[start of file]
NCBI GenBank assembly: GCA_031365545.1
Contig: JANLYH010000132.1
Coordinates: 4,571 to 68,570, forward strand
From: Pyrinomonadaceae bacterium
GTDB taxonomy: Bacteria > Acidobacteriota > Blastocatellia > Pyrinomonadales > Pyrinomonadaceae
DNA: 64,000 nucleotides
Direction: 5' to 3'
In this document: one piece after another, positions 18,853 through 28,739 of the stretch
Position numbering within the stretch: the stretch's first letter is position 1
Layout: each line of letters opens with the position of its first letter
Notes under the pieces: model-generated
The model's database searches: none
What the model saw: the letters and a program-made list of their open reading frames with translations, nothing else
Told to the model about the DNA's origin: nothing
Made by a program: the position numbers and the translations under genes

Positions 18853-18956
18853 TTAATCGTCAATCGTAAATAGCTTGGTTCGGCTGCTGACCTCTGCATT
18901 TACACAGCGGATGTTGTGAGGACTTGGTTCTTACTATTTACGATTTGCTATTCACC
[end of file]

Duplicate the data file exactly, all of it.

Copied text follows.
NCBI GenBank assembly: GCA_031365545.1
Contig: JANLYH010000132.1
Coordinates: 4,571 to 68,570, forward strand
From: Pyrinomonadaceae bacterium
GTDB taxonomy: Bacteria > Acidobacteriota > Blastocatellia > Pyrinomonadales > Pyrinomonadaceae
DNA: 64,000 nucleotides
Direction: 5' to 3'
In this document: one piece after another, positions 18,853 through 28,739 of the stretch
Position numbering within the stretch: the stretch's first letter is position 1
Layout: each line of letters opens with the position of its first letter
Notes under the pieces: model-generated
The model's database searches: none
What the model saw: the letters and a program-made list of their open reading frames with translations, nothing else
Told to the model about the DNA's origin: nothing
Made by a program: the position numbers and the translations under genes

Positions 18853-18956
18853 TTAATCGTCAATCGTAAATAGCTTGGTTCGGCTGCTGACCTCTGCATT
18901 TACACAGCGGATGTTGTGAGGACTTGGTTCTTACTATTTACGATTTGCTATTCACC